Flexibility And Pay Parity Key For Women

Less than six in 10 (58%) of Australian women believe the next generation will receive the flexibility and support needed to stay productive in the workforce for as long as men, with 76% of them urging businesses to drive this change.

The findings come from newly commissioned data by business improvement and global standards company, BSI, summarized in a report called Lifting the Second Glass Ceiling. As part of this global study, BSI surveyed 1,000 Australian women, exploring the Second Glass Ceiling (whereby women leave the workforce early and for reasons other than personal preference).

The research finds that 75% of Australian women say experienced female mentors can benefit the development of younger women, yet 40% say it remains uncommon to see women in leadership roles and a similar number have themselves lacked the opportunity to learn from such mentors. Close to seven in 10 Australian women say pay parity would also help women remain in the workplace longer.

The report explores the perceived barriers to organizations supporting the retention of experienced women and the economic and social benefits to be realized from addressing this. It concludes that this is, in fact, not only an issue for older women as male colleagues and different generations can also contribute to creating a diverse, equitable and inclusive culture of care.

It reveals a desire for action from organizations and policymakers, with 77% of Australian women saying greater flexibility would be valuable, and 72% wanting organizations to support women experiencing symptoms of menopause, something over a fifth (23%) specifically mentioned as a barrier to remaining in work. 76% say formal policies around this, difficult pregnancies, or miscarriage are helpful, but only 3% are aware of these being in place and over one in two (58%) said they would be uncomfortable raising this with an employer.

 Charlene Loo, Managing Director, BSI Australia, said: Taking action on workplace gender equality has been a growing topic in Australia, especially after the pandemic brought to light important issues that have not been fully addressed as yet. Lifting the Second Glass Ceiling (SGC) can offer many benefits in the country, from enhancing productivity to ensuring organizations retain talented people and providing mentors who can draw on their experience to guide newer staff members.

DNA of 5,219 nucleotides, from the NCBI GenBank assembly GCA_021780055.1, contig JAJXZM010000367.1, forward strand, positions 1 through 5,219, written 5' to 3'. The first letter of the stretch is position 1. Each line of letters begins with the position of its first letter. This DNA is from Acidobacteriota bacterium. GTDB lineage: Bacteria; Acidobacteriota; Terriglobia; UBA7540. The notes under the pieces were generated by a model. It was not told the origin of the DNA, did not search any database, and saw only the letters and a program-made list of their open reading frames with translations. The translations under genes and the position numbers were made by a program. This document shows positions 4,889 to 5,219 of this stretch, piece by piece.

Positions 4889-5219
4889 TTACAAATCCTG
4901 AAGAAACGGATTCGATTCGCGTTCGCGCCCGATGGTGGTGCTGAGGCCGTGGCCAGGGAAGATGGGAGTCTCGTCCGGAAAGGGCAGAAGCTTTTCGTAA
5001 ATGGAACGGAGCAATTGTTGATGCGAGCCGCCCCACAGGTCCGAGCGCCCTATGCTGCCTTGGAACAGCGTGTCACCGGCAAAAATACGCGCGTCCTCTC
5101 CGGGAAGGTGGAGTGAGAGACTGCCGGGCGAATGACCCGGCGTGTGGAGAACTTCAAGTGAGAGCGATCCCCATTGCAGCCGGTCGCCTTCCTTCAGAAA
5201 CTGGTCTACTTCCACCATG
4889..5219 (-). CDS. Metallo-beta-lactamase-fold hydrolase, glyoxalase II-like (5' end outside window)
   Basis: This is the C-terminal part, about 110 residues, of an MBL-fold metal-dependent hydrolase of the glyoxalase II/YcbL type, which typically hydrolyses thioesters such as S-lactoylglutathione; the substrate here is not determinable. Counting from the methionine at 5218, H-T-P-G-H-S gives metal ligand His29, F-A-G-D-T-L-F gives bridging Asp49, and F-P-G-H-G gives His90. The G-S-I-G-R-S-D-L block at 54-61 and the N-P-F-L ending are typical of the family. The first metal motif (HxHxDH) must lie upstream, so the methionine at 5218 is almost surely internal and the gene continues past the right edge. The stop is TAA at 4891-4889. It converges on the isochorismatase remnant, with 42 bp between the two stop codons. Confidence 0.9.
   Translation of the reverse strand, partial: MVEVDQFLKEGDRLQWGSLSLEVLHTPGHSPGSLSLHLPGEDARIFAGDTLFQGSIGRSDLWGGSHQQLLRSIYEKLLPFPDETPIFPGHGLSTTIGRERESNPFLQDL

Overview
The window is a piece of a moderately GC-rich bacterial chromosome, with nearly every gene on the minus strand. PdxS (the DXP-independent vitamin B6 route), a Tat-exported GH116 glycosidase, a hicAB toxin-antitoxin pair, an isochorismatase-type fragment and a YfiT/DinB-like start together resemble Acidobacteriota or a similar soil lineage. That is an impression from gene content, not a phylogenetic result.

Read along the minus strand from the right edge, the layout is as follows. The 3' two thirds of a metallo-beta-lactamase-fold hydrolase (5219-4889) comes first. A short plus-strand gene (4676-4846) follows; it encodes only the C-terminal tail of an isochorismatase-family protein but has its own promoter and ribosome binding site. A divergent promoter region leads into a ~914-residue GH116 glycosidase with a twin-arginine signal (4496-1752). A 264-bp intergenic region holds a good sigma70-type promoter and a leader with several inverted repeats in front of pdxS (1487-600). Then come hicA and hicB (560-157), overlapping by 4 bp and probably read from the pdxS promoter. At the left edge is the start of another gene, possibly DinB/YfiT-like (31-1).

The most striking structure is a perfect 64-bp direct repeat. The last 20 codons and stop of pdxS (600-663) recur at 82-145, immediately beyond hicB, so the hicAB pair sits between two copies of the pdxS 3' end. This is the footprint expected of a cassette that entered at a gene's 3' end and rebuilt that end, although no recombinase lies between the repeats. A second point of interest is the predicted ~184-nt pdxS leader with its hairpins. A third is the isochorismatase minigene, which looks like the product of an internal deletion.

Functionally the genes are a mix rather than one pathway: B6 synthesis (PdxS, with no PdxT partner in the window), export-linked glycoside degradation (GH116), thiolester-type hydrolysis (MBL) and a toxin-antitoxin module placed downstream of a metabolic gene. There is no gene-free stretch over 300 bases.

“As our research shows, there are many factors that can lock women out of the workforce – but there are also clear strategies to address this, from support for workers experiencing menopause to taking steps in other areas, such as working flexibly and breaking down stigma that could contribute to an enhanced work environment for all.

“Rather than see the considerations facing older Australian women as a challenge, we can gain by seeing this as an opportunity for investment in current and future generations, and an opportunity to boost growth, innovation and accelerate progress towards a sustainable nation.”

Asked about barriers to remaining in work, one in three Australian women (30%) specifically cited caring responsibilities – for parents or children, while over one quarter (26%) cited lack of flexibility, 20% cited lack of progression opportunities for women and the same proportion lack of pay parity.

In a sign the SGC could be lifted over the generations, 69% of Australian women aged 18–24 and 67% aged 25–34 were more optimistic that their generation of women will receive the flexibility and support needed to stay in the workforce as long as their male colleagues - compared with 55% of the over 55s.

The report makes a series of recommendations to lift the SGC, including:

  • Recognize the benefits of lifting the second glass ceiling. Rather than see this as a challenge, organizations can approach it as an opportunity to boost growth, innovation and accelerate progress towards a sustainable world.
  • Open the dialogue - ask women what they want – uncovering solutions that can reverse the trends and enable more women to thrive throughout their professional lives.
  • Ensure support is available and accessible, whether around menopause or other considerations
  • See flexibility as an asset and recognize that small adjustments where possible can help ensure an accommodating workplace
  • Institute a broader culture of care - prioritize people by promoting individual needs
  • Share best practice - collaboration across organizations, sectors and countries can drive progress

The research follows extensive work by BSI to help organizations meet the needs of employees experiencing menopause or menstruation. In May BSI published the Menstruation, menstrual health, and menopause in the workplace standard (BS 30416), setting out practical recommendations for workplace adjustments. Last year BSI published best practice guidance creating an age-inclusive workforce (BS ISO 25550:2022)[1]. BSI’s Prioritizing People© model also sets out a best practice framework for human high performance focused on culture, engagement and well-being over the career lifecycle.

As a purpose-driven organization, BSI is committed to partnering with organizations to advance the UN Sustainable Development Goals, making a positive impact for the benefit of everyone. Lifting the Second Glass Ceiling can help us all take steps to fulfil these goals, including Goal 5 (gender equality), Goal 8 (decent work and economic growth) and Goal 10 (reduced inequalities).